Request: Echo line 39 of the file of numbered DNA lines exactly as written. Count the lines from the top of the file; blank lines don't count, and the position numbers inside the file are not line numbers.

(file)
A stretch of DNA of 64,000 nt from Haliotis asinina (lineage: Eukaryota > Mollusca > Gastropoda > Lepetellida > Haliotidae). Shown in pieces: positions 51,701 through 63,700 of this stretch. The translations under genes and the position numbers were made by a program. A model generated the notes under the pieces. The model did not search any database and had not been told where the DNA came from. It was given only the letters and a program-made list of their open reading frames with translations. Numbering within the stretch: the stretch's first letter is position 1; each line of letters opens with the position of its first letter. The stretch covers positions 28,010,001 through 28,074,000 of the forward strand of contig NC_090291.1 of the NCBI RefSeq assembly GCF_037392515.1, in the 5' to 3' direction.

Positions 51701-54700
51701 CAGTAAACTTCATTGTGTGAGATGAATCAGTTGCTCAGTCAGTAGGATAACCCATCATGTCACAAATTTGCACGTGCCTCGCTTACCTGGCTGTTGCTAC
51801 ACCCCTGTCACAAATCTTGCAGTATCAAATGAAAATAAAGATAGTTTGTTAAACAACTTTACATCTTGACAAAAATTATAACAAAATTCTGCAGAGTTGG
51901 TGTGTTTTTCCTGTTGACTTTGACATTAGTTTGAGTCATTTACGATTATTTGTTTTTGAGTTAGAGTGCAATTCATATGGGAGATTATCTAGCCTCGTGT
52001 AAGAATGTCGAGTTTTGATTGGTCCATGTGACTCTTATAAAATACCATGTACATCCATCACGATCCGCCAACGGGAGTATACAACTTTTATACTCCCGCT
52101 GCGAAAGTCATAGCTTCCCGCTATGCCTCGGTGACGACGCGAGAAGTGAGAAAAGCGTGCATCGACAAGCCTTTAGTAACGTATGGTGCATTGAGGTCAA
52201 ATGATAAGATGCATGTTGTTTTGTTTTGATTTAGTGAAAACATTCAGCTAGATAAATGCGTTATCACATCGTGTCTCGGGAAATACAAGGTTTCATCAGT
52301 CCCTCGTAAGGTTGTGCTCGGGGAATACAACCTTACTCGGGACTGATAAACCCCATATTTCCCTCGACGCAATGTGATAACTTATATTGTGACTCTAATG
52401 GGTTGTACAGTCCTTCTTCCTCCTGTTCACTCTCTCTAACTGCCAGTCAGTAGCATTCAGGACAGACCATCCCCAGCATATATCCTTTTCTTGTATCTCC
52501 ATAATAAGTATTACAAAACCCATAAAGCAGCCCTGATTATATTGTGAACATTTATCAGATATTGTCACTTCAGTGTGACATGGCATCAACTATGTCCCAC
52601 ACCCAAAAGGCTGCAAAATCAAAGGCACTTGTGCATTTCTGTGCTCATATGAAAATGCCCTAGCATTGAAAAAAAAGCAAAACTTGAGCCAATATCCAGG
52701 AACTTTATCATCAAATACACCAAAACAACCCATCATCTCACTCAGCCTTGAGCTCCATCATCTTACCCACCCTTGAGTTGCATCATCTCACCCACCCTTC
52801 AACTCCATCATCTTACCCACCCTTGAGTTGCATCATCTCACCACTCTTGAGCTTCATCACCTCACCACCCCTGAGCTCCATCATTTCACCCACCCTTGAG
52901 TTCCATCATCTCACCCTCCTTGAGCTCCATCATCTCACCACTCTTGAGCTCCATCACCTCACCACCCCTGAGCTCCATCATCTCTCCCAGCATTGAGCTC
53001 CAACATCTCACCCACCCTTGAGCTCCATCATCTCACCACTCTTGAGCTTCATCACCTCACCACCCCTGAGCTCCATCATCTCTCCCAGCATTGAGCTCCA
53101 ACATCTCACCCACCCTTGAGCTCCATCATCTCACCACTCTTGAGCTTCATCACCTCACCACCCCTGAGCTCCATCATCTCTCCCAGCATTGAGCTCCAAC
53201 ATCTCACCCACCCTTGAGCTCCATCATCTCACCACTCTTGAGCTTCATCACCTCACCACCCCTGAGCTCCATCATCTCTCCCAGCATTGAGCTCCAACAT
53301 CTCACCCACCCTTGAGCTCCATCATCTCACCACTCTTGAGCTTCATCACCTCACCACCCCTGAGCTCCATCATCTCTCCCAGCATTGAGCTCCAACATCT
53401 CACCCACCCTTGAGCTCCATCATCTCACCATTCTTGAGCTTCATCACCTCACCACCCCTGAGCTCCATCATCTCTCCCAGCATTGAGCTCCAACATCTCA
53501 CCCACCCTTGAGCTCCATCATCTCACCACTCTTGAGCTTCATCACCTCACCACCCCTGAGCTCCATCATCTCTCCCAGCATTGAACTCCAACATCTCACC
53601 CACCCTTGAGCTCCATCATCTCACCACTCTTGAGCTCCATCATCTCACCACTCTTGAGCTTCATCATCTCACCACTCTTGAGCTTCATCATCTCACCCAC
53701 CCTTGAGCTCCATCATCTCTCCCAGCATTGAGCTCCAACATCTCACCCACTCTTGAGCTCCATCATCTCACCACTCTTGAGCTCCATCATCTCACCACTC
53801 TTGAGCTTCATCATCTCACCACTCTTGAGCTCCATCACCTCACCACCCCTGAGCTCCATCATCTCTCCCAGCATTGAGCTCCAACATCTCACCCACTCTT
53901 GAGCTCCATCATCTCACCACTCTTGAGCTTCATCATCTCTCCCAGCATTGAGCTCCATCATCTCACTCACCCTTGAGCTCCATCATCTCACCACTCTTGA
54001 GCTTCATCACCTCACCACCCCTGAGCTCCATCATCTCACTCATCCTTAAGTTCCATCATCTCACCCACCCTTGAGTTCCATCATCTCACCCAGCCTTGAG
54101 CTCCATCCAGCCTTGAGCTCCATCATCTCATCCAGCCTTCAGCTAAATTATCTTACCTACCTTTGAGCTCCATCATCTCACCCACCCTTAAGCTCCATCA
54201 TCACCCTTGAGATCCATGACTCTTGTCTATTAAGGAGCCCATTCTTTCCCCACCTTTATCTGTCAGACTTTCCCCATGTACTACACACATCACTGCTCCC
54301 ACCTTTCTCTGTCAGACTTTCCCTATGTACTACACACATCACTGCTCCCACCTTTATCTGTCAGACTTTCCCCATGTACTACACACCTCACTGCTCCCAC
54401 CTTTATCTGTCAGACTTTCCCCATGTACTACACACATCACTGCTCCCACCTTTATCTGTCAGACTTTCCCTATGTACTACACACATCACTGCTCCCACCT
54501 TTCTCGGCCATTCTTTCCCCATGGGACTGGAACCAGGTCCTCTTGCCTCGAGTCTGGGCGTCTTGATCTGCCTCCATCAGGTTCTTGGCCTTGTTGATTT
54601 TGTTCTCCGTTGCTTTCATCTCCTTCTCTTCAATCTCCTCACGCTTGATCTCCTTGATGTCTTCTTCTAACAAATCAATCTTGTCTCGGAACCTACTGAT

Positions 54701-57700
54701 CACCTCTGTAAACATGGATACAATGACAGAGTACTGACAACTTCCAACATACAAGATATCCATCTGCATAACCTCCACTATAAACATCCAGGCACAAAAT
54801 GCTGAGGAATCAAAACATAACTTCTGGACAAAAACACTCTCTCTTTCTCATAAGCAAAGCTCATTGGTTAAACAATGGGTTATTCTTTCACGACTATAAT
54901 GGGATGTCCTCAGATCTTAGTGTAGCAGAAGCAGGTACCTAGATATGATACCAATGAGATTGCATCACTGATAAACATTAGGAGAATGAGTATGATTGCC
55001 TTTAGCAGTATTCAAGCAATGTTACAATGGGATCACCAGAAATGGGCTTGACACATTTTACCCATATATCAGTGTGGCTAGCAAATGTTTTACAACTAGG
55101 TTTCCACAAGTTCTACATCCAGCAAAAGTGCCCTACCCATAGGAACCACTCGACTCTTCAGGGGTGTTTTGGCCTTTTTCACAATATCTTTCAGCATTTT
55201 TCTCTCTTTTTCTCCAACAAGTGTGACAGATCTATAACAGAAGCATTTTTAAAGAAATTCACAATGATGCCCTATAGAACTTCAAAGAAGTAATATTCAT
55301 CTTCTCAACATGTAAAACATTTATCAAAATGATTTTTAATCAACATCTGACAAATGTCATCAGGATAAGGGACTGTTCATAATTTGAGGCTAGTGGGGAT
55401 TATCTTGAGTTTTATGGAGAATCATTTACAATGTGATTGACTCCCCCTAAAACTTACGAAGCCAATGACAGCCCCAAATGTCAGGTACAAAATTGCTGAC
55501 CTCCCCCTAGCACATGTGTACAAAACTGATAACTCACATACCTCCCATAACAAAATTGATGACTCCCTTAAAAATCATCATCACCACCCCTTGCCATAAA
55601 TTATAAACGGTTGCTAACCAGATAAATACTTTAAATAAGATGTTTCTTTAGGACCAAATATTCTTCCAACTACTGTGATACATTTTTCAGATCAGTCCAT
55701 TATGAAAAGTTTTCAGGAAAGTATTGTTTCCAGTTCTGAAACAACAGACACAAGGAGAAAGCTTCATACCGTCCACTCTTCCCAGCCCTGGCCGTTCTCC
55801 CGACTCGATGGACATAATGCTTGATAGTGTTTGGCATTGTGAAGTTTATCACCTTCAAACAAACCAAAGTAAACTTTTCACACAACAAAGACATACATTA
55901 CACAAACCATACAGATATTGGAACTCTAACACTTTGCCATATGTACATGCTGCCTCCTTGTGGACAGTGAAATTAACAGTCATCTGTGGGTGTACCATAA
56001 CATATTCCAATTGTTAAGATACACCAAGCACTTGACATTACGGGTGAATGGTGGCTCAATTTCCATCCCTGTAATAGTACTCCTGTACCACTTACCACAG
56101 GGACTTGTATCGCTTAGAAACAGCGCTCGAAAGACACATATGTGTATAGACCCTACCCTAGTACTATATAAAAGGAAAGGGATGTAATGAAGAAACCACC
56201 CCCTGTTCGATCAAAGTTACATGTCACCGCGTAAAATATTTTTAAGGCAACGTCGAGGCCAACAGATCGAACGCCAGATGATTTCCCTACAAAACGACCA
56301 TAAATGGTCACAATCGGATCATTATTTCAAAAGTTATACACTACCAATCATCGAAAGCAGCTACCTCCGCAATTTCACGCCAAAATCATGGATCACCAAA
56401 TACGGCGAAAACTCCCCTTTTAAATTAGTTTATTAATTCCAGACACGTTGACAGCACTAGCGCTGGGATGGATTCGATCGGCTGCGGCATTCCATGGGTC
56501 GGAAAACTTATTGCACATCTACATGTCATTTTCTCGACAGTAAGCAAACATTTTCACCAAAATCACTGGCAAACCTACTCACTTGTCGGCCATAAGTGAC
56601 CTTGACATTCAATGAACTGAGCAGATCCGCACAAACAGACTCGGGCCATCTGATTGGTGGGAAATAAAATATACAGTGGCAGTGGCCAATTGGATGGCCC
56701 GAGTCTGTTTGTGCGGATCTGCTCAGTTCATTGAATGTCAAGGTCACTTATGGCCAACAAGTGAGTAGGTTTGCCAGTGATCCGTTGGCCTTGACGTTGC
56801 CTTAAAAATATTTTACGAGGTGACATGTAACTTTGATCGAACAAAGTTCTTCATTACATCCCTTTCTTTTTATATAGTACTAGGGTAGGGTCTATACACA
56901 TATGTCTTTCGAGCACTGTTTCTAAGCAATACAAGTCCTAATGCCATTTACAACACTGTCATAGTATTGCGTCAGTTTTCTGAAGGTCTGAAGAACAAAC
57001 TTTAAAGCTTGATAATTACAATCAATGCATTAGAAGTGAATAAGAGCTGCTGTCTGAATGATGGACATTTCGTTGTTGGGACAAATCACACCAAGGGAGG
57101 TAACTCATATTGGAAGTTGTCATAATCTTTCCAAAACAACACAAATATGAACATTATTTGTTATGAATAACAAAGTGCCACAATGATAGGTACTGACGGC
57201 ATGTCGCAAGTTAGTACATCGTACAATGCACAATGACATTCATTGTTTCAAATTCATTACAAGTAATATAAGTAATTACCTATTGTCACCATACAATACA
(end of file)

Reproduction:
55201 TCTCTCTTTTTCTCCAACAAGTGTGACAGATCTATAACAGAAGCATTTTTAAAGAAATTCACAATGATGCCCTATAGAACTTCAAAGAAGTAATATTCAT